- Fresh ground-water withdrawals in 2005 totaled 4,242 Mgal/d and provided drinking water for 16.1 million people (90 percent of Florida’s population).
- Fresh surface-water withdrawals in 2005 totaled 2,626 Mgal/d and provided drinking water for about
1.8 million people (10 percent of Florida’s population).
- About 2,526 Mgal/d (nearly 60 percent) of the ground water withdrawn in 2005 was obtained from the Floridan aquifer system (fig. 2), while Lake Okeechobee and associated canals provided an estimated
1,140 Mgal/d (43 percent) of fresh surface water withdrawn in 2005.
- The amount of freshwater withdrawn monthly fluctuates because of variations in temperature, precipitation (rainfall), crop production, and tourism. Nearly one-quarter (24 percent) of the freshwater withdrawn in 2005 occurred in April and May.
- Saline water withdrawn in 2005 totaled 11,486 Mgal/d and was used as cooling water that generated nearly 60 percent of the State’s total electric power.
- The largest amount of freshwater was withdrawn in Palm Beach County (fig. 3; table 1) and the largest amount of saline water was withdrawn in Pasco County during 2005 (table 1).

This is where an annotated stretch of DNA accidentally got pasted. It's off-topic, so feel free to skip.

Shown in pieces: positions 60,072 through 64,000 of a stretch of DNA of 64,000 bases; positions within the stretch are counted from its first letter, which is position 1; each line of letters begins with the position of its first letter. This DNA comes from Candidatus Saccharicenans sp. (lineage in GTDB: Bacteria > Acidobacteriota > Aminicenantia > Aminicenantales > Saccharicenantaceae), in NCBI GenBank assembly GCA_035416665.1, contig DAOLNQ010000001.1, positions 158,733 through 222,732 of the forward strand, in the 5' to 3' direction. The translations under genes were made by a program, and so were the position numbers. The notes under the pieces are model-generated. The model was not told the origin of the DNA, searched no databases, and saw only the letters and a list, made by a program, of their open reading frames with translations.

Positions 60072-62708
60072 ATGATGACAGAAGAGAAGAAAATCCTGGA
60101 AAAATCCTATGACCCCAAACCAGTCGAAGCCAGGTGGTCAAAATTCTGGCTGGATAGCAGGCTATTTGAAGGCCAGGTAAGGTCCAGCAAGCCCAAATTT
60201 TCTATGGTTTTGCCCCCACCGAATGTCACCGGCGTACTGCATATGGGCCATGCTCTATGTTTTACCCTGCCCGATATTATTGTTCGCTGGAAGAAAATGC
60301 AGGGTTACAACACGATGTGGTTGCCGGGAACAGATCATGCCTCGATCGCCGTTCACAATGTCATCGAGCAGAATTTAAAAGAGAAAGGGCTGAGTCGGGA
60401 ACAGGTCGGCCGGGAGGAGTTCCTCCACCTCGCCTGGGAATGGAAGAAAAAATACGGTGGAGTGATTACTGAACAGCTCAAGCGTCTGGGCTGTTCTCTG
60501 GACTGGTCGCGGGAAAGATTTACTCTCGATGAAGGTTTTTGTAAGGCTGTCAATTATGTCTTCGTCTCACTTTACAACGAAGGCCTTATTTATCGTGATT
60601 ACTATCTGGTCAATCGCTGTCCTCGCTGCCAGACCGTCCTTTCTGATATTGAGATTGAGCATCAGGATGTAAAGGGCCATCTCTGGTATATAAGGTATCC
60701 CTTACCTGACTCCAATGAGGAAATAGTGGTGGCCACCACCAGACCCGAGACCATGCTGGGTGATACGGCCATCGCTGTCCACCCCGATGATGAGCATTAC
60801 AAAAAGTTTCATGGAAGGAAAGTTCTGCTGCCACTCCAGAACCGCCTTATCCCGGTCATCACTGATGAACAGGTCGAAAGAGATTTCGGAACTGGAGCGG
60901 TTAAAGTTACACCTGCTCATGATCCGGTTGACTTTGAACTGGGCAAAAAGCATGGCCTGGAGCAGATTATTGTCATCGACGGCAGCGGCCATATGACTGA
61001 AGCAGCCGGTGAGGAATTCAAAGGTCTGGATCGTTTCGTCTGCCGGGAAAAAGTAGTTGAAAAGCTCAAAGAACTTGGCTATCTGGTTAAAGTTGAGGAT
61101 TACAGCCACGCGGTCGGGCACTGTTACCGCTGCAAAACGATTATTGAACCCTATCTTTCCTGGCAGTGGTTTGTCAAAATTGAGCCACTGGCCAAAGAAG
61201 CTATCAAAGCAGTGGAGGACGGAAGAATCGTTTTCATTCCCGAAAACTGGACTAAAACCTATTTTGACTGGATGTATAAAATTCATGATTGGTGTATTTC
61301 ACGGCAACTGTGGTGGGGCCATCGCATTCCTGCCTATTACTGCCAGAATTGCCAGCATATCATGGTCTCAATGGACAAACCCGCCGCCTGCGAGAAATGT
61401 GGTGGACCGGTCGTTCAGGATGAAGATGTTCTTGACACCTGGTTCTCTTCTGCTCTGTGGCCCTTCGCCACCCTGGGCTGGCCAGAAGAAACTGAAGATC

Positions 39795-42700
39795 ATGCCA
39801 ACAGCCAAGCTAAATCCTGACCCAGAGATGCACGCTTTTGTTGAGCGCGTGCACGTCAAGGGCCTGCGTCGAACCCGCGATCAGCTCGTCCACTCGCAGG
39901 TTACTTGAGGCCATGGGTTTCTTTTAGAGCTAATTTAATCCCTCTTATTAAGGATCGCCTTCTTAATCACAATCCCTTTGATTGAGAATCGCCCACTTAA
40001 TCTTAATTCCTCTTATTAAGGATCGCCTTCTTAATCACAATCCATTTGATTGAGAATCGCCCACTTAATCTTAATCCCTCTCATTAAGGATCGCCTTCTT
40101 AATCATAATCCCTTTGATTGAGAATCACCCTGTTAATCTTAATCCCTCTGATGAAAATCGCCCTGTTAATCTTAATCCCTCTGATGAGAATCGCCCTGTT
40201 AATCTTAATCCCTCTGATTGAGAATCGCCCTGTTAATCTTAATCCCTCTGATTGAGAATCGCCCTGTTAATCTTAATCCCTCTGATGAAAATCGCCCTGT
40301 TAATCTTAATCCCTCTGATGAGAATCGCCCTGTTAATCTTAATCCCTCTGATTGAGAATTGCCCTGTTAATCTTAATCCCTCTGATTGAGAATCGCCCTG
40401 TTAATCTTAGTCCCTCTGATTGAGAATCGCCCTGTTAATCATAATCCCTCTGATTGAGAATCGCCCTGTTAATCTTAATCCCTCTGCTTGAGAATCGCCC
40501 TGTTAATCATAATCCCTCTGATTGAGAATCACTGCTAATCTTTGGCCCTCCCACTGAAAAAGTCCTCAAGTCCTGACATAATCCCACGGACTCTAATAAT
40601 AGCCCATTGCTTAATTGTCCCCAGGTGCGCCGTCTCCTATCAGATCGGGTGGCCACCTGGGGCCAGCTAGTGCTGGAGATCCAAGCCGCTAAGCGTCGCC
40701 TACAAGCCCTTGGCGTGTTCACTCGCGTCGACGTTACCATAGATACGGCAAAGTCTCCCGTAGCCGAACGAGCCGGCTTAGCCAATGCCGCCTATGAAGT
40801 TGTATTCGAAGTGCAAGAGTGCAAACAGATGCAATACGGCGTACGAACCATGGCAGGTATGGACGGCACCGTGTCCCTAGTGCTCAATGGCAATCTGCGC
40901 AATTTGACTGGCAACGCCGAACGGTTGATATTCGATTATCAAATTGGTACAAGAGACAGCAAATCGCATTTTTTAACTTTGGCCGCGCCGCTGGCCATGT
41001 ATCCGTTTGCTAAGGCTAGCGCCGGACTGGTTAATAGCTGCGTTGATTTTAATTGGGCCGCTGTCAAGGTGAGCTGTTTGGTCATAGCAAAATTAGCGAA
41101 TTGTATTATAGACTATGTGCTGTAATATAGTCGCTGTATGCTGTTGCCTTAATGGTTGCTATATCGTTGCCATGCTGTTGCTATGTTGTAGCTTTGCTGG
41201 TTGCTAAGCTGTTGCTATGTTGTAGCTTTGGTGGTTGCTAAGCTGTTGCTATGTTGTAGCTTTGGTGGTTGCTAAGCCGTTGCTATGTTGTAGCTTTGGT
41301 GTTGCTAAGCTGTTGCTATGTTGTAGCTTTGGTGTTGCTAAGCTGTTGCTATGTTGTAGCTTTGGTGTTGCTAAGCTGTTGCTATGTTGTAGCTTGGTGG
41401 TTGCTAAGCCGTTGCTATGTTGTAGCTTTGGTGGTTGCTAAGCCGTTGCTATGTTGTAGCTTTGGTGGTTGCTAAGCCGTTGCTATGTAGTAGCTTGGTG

Water withdrawal data in Florida are collected or estimated for each of the following water-use categories: public supply, domestic self-supplied, commercial-industrial-mining self-supplied, agricultural irrigation, recreational irrigation, and power generation. Information was not collected for instream (nonwithdrawal) water use such as hydroelectric power generation, navigation, water-based recreation, and propagation of fish and wildlife.
- Overall, agricultural irrigation accounted for 40 percent and was the largest of the total freshwater withdrawn (ground and surface), followed by public supply with 37 percent.
- Public supply (52 percent) and agricultural irrigation (31 percent) used the largest volumes of fresh ground water in 2005, followed by commercial-industrial-mining self-supplied (8.5 percent), domestic self-supplied (4 percent), recreational irrigation (4 percent), and power generation (0.5 percent) (fig. 4).
- Agricultural irrigation (56 percent) used the largest volume of fresh surface water in 2005, followed by power generation (20.5 percent), public supply (13 percent), recreational irrigation (6 percent), and commercial-industrial-mining self-supplied (4.5 percent) (fig. 5).
The public-supply category refers to water withdrawn for public use and distributed by a publicly- or privately-owned community water system.